Losing out on the right to privacy in the public domain in the name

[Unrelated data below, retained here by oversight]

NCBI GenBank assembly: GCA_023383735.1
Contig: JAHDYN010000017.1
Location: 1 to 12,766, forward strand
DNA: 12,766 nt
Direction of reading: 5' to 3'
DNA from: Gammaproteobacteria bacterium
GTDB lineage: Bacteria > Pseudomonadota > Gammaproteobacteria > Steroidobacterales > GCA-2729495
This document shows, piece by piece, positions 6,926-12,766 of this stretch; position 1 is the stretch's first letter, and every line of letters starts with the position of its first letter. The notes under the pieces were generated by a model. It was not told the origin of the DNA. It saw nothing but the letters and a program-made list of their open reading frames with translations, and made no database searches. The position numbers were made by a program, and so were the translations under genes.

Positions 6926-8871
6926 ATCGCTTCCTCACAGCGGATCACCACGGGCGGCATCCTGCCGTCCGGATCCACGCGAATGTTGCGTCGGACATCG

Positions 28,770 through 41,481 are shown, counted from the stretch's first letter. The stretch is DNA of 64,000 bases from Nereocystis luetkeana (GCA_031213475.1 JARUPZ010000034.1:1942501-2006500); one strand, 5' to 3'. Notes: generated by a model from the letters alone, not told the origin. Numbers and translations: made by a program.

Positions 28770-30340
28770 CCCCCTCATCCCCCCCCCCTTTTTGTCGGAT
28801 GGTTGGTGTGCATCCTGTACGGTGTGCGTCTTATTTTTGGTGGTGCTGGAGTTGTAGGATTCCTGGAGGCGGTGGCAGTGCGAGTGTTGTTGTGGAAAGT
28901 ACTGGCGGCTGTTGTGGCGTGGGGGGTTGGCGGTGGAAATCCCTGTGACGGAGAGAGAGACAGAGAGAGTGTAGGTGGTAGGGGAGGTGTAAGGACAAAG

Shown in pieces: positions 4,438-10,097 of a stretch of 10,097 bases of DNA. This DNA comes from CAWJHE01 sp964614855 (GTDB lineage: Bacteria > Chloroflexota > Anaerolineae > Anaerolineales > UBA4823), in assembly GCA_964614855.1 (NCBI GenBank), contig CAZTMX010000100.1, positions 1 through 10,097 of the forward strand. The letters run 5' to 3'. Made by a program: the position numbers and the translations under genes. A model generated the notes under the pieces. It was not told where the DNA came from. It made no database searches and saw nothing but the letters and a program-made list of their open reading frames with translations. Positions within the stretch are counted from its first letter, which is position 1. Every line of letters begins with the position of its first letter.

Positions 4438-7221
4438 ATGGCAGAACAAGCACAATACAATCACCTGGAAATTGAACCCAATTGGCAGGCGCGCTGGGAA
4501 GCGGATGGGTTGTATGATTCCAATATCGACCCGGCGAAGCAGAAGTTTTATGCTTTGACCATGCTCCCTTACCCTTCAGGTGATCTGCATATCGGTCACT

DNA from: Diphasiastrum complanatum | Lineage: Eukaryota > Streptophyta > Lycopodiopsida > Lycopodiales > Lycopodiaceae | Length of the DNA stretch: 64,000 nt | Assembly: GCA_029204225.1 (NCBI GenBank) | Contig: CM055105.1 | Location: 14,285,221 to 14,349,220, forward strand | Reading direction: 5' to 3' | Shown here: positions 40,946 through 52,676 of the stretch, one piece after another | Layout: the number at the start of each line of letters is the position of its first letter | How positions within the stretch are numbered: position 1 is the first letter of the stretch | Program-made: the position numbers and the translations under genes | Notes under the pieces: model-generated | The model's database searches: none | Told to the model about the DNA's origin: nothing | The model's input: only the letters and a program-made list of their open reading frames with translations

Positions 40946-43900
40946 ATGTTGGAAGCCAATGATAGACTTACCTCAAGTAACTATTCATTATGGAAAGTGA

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Earlier this year, Hyderabad found itself ranked among the top 20 cities in the world with the most intense surveillance in public spaces. Hyderabad police installed three lakh surveillance cameras, an average of 30 for every 1000 citizens, in the last six years. Now the state has decided to upgrade their number to a million (10 lakh). Also, new apartments are not being sanctioned unless they install surveillance cameras. All these measures have serious consequences to the right to privacy in public places.          Surveillance cameras, when they were first introduced, were intended to monitor real-time vehicular traffic. After their integration into the control and command centre through the internet, these public eyes were supposed to help in solving criminal cases and monitor religious processions. Hyderabad recorded 17.8 per cent fewer crimes in five years and this is credited to the installation of CCTVs. However, evidence is necessary to validate these claims. While the offences such as public cheating, chain snatching and murders have reduced in number, crimes against women and rapes have increased substantially in 2019.National crime data shows a similar mixed trend in crimes in Kolkata, Mumbai and Chennai though no comparable surveillance mechanism exists. Even in Britain, where these measures originated first (unsurprisingly, …

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